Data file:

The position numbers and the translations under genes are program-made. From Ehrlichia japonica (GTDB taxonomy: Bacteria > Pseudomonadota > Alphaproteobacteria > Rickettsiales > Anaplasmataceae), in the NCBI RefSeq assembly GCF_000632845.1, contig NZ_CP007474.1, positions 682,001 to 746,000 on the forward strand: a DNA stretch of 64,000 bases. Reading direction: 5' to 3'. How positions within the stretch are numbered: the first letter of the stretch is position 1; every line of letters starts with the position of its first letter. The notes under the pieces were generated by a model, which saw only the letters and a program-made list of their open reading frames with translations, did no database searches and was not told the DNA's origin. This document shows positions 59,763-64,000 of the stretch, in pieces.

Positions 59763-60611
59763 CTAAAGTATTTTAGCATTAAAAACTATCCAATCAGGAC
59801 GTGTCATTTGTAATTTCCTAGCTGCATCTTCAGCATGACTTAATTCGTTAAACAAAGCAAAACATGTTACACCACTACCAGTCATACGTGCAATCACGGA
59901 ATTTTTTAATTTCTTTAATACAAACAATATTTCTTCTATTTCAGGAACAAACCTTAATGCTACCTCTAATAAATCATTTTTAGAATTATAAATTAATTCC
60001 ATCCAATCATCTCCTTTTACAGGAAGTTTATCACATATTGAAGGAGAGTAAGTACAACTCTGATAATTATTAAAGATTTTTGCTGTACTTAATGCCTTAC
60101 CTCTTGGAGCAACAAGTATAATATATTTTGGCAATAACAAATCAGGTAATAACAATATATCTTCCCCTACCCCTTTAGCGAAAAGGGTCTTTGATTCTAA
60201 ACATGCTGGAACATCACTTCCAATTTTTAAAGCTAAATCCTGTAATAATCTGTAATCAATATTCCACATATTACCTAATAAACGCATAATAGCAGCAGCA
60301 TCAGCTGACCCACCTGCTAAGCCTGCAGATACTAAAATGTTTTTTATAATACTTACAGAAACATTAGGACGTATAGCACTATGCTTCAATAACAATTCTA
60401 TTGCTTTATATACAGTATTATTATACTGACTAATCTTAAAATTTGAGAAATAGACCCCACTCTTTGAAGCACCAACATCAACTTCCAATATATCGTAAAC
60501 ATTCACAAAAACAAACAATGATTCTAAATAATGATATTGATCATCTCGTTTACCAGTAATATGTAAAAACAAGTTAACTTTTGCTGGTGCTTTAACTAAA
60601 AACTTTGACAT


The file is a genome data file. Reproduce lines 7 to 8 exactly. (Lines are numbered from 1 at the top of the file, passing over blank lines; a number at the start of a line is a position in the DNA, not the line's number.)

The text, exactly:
60101 CTCTTGGAGCAACAAGTATAATATATTTTGGCAATAACAAATCAGGTAATAACAATATATCTTCCCCTACCCCTTTAGCGAAAAGGGTCTTTGATTCTAA
60201 ACATGCTGGAACATCACTTCCAATTTTTAAAGCTAAATCCTGTAATAATCTGTAATCAATATTCCACATATTACCTAATAAACGCATAATAGCAGCAGCA